It truly amazes me when I think about how many people came down here, to a place most people didn’t know existed beforehand to give, to provide support and love. And this continued for years. People continued to come down, on spring break, on Christmas break, on summer break. We have an amazing resolve and an amazing willingness to serve those in need here, even though sometimes it doesn’t seem that way. So I am thankful that I live here. And I send thoughts and prayers every day to those affected by Sandy. For us Katrina hit in August. It was hot. It stayed hot. We didn’t have to deal with the cold. We didn’t have to worry about not having a heat source for the snow and freezing days and nights. I can’t imagine having to deal with that. I’m bringing Jack to donate some blankets tomorrow at one of the many donation areas we have set up down here. He said that was what he wanted to give to the little kids who might be cold. And I’m excited he has the chance to give and the heart to care for those who are in need. Recovery takes time, and we are recovering from a lot in this world. There was a powerful earthquake today in Guatemala. We had Sandy last week and a Nor’easter this week. We are still recovering in Japan, in Haiti (you can check out Justin’s work here, he’s about to go to Haiti to help in an orphanage there), in Mississippi and Louisiana, in Indonesia. There is so much happening in the world, and so much need just related to natural disasters where our basic needs hang in the balance. And I’m thankful that we live in a world where we can help and where we do help.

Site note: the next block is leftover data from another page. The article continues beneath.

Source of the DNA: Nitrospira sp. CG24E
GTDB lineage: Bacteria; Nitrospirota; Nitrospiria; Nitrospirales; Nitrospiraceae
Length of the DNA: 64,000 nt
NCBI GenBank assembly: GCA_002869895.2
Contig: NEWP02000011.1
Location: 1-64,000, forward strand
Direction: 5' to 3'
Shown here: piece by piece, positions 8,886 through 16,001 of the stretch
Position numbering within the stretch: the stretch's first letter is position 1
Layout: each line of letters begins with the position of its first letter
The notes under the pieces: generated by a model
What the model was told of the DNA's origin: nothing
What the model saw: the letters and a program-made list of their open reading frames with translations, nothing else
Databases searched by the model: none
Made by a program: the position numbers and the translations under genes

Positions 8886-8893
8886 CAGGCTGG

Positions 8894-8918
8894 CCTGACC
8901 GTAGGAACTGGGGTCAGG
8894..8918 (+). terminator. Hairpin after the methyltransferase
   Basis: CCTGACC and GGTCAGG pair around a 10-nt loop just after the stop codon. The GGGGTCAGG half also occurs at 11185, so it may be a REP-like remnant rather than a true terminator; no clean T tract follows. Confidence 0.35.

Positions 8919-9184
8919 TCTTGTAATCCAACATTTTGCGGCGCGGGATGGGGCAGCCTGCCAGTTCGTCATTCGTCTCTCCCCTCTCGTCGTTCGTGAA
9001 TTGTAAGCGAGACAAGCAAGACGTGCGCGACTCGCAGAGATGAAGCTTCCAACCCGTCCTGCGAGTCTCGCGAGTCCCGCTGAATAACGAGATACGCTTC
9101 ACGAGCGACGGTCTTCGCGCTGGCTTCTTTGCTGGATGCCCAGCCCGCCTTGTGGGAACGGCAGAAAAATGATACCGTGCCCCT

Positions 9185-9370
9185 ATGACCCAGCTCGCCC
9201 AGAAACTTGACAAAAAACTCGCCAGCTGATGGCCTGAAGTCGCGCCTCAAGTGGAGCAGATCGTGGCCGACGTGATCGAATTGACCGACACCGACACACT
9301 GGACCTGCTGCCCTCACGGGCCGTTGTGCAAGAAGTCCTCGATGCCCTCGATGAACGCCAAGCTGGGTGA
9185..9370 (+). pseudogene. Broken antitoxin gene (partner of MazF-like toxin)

I was thinking about things today, as news comes in and out, and I realized that despite the fact that as I said…life is hard, I feel really good. I feel good about life. I feel good about moving forward. Even when it looks impossible or becomes overwhelming, somewhere in me I know that things will work out. And there is a solidness there, a foundation that never used to exist for me.
When I was younger I was usually bitter or angry or sad. I wasn’t happy. I was very pessimistic. In fact, being a pessimist was ironically one of the only things that I found pleasure in. I felt very lonely, and I didn’t know how to change that. So being in difficult situations only served to reinforce that idea. My mindset was that things were going to be bad, why aim to be happy, why aim to overachieve, or really even just achieve. I could undersell myself. I could just get by. And then I wouldn’t have to deal with failing, or the stress that accompanies trying to truly accomplish the goals I was unwilling to have. I didn’t want to have to deal with hardship, so I opted to make things as easy as possible. I sold myself short, and everyone else, too.